Last updated: July 26, 2021
In convenience stores across the country, dangerous drugs are masquerading as innocent, natural plant products that offer a similar experience to the one produced by smoking marijuana.
With clever names like Spice, K2, Kush, Moon Rocks and fake weed, synthetic marijuana products lure unsuspecting users with promises of a natural high and a warning label meant to convey the opposite of what it states.
Not for Human Consumption
Manufacturers of synthetic marijuana avoid legal consequences in two ways. They tell their customers not to use their product with a clear “not intended for consumption” warning label that is obviously meant to be ignored, and they keep changing chemical formulas. Spice and similar products are made with crushed leaves and other botanicals so that they look like safe, natural alternatives to marijuana. In reality, their active ingredients are synthetic cannabinoids made in underground labs. The potpourri-like mix of plant materials is simply used as a base. It is soaked or sprayed with a mood-altering solution so that it can be smoked or used to make a tea.
Once inside the body, the chemicals mimic the effects of marijuana by acting on the same cell receptors as natural cannabis. Synthetic marijuana can produce feelings of relaxation, altered perception and improved mood. Users have also experienced paranoia and severe anxiety after taking the drug. In some cases, these effects are unpredictably strong.
When a chemical used in making the product is banned because of its potential for abuse, synthetic marijuana makers just change the formula, and introduce a new and often untested chemical agent that is technically legal. By staying one step ahead of the law, they are also exposing their customers to serious health risks. Because many of the chemicals used in synthetic marijuana production have never been studied, their potential dangers are unclear. As researchers and medical authorities are faced with disturbing reports of serious side effects, the picture becomes ominous.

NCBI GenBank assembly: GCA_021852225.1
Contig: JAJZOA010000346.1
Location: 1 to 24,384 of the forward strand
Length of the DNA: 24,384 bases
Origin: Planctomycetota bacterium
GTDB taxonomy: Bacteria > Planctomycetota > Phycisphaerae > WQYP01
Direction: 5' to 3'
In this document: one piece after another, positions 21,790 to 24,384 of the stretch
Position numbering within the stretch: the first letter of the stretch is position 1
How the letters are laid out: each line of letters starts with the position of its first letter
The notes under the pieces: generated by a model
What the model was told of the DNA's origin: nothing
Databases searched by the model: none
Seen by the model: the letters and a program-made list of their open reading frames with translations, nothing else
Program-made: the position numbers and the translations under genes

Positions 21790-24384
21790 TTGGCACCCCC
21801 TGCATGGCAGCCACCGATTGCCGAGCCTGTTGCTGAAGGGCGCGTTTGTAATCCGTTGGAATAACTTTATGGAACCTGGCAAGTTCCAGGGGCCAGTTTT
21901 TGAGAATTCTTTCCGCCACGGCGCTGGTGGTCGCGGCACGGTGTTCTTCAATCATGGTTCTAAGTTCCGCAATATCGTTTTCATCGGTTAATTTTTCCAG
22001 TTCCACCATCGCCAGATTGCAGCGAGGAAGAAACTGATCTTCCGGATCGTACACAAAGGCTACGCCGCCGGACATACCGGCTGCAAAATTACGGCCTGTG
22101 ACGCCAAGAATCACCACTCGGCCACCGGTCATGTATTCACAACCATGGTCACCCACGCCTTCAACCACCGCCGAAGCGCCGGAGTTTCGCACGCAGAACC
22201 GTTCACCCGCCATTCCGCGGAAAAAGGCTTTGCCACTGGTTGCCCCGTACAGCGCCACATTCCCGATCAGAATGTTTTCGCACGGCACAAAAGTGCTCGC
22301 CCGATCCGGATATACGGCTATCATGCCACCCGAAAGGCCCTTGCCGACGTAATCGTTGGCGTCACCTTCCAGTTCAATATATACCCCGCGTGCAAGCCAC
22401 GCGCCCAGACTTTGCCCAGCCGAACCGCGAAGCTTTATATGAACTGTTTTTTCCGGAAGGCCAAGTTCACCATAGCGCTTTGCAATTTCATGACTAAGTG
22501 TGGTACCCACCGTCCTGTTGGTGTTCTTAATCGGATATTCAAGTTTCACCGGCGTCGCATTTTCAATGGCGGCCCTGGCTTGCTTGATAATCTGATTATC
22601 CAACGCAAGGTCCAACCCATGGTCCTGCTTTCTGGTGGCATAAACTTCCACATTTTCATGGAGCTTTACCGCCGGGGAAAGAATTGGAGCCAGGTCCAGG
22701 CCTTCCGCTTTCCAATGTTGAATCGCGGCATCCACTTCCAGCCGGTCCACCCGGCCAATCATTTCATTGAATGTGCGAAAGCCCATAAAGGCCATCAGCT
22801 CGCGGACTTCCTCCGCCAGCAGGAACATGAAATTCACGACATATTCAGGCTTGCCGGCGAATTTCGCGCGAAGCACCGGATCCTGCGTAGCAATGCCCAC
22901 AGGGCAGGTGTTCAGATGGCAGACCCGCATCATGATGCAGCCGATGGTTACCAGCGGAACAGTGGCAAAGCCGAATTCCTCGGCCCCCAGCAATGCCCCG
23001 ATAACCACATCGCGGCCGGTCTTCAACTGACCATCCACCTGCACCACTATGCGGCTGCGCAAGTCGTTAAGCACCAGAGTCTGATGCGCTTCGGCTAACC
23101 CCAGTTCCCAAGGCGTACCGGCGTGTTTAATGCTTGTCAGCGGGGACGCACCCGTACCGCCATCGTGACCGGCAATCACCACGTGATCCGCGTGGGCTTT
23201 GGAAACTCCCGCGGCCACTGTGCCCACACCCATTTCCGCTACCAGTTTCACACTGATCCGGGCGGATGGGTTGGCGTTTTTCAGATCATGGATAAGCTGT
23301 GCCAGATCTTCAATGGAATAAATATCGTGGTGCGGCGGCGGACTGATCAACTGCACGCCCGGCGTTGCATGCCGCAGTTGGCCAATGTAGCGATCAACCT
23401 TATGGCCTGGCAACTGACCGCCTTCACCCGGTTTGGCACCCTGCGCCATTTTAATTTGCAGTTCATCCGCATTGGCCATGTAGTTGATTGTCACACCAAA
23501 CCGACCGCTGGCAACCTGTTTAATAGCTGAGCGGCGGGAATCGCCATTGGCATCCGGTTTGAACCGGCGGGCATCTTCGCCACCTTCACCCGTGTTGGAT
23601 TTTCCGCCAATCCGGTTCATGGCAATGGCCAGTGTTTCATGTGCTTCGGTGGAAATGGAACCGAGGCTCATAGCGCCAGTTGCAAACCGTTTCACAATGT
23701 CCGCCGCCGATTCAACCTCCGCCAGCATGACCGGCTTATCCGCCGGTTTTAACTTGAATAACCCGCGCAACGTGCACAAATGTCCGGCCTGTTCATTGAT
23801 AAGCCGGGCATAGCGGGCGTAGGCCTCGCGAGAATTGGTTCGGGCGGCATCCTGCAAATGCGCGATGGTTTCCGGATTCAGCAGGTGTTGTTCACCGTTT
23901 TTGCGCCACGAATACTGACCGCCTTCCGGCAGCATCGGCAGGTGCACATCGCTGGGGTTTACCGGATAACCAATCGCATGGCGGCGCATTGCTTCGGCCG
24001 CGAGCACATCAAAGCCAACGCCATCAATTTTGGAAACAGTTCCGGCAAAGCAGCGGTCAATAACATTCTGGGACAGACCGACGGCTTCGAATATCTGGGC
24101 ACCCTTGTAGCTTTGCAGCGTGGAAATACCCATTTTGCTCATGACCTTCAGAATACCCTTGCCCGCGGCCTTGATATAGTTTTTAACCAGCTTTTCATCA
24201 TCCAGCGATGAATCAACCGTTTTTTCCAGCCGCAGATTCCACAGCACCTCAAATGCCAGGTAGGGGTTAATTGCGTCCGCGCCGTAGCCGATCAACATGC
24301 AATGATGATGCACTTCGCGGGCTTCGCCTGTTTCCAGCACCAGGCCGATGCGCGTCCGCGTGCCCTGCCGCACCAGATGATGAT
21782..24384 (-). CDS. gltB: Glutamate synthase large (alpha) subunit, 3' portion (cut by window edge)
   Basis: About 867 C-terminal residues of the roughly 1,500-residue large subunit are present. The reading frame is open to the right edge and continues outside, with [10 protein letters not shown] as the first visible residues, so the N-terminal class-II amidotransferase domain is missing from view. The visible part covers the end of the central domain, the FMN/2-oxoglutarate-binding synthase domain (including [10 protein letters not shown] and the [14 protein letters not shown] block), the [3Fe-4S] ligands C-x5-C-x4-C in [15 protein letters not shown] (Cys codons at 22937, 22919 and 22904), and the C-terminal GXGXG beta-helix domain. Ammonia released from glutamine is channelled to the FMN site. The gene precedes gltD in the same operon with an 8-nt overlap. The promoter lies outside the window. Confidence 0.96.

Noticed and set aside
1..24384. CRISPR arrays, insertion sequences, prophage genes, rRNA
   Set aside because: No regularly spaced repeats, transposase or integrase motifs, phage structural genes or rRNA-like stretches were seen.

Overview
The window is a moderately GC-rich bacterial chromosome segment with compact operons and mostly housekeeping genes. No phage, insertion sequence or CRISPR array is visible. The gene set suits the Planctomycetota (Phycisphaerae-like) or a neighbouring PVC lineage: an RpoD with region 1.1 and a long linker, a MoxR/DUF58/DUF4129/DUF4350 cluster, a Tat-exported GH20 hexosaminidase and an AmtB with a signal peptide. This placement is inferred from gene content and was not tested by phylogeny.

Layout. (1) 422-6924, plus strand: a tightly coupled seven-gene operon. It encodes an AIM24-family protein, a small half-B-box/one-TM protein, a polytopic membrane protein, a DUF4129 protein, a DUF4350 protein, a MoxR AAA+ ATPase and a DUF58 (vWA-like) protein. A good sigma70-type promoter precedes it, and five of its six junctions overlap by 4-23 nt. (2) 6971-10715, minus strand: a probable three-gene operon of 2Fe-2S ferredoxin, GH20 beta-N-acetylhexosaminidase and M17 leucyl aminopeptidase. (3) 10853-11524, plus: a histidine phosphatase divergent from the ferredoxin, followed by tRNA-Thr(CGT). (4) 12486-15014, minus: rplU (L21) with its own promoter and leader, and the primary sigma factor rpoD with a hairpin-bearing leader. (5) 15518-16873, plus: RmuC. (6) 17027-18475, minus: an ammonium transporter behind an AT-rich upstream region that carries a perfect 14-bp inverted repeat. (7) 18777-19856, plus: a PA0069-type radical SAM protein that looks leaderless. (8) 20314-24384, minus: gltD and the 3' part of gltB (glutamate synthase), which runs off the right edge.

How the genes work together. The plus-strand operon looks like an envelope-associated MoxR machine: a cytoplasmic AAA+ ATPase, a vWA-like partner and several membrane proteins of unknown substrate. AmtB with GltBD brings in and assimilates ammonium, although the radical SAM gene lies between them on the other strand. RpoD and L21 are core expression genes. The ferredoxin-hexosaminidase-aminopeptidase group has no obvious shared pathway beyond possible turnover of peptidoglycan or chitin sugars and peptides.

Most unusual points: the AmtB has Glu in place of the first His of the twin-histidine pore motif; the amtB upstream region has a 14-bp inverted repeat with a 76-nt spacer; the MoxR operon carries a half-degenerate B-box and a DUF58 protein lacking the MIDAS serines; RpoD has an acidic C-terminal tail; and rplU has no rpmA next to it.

Possible Synthetic Marijuana Side Effects
Based on both personal accounts and documented evidence, all of the following signs and symptoms are related to synthetic marijuana use.
- Rapid heart rate
- Heart attacks
- Violent behavior
- Kidney failure
- Physical withdrawal symptoms
Emily and Kyle: Two Heartbreaking Synthetic Marijuana Tragedies
Shortly after smoking a Kush brand of synthetic marijuana with friends, 17-year-old Emily Bauer from Cypress, Texas complained of a migraine and went to lie down. What was assumed to be a benign headache turned into a medical horror story. Emily suffered a series of strokes that left her in a violent, psychotic state. After she started having hallucinations and walking into walls, she was taken to a local hospital by ambulance. Doctors induced a coma to perform tests on Emily’s brain and found that the strokes had caused severe vasculitis; the condition was preventing her brain from receiving enough blood and oxygen.
When the constricted blood vessels began to expand, it was necessary to drill a hole into her skull to relieve the pressure. Despite the hospital’s best efforts, Emily suffered severe brain damage as a result of her drug use. Doctors told her parents that she would likely never use her arms and legs again or even recognize her family. Although she survived and has made improvements, Emily was left blind and partially paralyzed.
At the age of 15, Kyle Smith from Maryland came home from school and smoked K2. Shortly afterwards, he experienced a psychotic break and took a loaded gun into the woods. Since his experience with K2, Kyle has been institutionalized for psychiatric care 17 times. He has also tried to kill himself three times.
Synthetic Marijuana Awareness
Synthetic marijuana is the second most popular drug among high school students. When a product is sold in gas stations and convenience stores, it is hard to imagine that it could actually be a harmful, illegal substance. Many teens have only used synthetic marijuana because they believed it was safe and natural. While authorities struggle to stay on top of drug production and distribution, all parents should warn their teens about the dangers of this deceptive and potentially lethal product.